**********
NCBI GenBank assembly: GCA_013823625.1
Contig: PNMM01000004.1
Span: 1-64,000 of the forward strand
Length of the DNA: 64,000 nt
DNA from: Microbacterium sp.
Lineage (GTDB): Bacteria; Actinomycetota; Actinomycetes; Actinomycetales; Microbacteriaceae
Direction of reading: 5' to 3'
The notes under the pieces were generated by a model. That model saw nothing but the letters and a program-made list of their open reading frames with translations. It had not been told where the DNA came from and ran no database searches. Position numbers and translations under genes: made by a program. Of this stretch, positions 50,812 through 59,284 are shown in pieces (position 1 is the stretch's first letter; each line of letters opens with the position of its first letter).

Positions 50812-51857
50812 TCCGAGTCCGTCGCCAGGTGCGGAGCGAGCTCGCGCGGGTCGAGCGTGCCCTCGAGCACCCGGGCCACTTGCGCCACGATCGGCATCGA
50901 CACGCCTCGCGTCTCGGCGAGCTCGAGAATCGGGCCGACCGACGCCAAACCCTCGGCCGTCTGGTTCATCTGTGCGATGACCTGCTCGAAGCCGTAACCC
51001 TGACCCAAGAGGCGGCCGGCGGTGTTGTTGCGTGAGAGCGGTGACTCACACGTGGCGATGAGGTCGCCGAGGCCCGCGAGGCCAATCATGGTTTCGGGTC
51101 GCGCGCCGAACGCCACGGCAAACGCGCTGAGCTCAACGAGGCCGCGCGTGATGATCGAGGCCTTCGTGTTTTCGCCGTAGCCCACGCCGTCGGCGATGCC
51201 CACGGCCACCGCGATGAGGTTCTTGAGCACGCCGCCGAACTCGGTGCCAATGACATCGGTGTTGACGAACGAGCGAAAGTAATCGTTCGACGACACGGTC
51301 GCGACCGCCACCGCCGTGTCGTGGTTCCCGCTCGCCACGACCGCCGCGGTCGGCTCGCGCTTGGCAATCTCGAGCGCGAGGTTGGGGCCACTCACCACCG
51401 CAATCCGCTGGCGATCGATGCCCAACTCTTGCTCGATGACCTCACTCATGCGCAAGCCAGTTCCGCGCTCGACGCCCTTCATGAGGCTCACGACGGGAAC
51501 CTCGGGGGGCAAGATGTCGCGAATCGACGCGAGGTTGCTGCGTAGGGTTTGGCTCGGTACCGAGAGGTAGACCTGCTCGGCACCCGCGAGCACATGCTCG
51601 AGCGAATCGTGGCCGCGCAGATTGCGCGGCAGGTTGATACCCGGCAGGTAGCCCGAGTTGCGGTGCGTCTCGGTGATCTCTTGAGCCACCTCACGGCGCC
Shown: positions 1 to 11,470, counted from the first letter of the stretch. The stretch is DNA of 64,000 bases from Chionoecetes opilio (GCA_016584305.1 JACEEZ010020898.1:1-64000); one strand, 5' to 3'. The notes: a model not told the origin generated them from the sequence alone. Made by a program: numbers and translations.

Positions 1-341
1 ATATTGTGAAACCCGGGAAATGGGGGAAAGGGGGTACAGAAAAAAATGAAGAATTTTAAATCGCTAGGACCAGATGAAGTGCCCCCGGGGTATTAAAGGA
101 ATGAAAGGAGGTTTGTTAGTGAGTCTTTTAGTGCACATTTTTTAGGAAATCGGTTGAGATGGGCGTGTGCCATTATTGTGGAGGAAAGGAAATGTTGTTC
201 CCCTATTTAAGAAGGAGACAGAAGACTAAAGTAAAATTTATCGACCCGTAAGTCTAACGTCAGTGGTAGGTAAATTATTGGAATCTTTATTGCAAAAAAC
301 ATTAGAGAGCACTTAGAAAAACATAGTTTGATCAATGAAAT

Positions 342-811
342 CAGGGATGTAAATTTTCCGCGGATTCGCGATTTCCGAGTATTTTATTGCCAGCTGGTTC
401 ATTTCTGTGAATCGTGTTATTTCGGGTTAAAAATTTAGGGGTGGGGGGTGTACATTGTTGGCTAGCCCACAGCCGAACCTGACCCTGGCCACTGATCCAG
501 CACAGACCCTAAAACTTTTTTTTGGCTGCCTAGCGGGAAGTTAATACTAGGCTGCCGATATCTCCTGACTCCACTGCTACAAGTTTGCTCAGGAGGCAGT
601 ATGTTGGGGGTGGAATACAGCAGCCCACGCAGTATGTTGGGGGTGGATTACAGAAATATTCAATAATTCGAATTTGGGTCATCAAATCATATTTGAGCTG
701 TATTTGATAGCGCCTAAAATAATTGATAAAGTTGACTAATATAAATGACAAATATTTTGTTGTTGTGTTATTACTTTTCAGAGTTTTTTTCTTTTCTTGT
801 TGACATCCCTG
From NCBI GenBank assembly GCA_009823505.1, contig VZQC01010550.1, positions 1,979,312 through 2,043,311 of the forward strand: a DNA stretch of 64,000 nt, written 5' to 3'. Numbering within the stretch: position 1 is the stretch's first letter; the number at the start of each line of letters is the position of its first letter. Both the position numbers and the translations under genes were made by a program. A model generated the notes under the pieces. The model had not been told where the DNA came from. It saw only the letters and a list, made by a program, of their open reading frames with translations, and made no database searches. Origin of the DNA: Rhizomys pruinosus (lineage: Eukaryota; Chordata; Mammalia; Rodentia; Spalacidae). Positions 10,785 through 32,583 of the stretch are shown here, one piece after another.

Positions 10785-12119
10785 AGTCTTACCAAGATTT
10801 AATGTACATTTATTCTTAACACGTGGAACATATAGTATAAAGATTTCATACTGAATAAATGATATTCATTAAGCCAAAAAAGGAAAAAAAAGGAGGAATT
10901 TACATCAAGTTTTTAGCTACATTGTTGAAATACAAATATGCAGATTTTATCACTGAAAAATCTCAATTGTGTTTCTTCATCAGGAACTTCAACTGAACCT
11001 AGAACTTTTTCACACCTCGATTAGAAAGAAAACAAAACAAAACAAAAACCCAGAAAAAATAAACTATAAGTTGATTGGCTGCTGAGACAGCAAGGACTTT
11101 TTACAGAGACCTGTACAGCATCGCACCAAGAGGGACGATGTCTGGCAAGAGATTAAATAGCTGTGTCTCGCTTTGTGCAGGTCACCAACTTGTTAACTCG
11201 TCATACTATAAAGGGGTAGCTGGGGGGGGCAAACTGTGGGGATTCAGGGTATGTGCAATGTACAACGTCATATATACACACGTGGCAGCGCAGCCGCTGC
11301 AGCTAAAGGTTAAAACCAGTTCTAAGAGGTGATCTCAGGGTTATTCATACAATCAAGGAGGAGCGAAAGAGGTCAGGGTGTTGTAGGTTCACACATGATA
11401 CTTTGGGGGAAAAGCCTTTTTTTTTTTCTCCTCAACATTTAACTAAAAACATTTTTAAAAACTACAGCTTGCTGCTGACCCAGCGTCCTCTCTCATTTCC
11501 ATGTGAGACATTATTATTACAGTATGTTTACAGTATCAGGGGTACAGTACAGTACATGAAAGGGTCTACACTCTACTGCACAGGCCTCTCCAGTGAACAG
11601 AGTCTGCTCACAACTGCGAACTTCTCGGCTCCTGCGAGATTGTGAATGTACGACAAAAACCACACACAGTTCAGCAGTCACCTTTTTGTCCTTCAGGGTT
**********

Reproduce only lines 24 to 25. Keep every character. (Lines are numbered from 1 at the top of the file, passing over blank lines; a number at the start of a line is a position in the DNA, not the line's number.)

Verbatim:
301 ATTAGAGAGCACTTAGAAAAACATAGTTTGATCAATGAAAT

Positions 342-811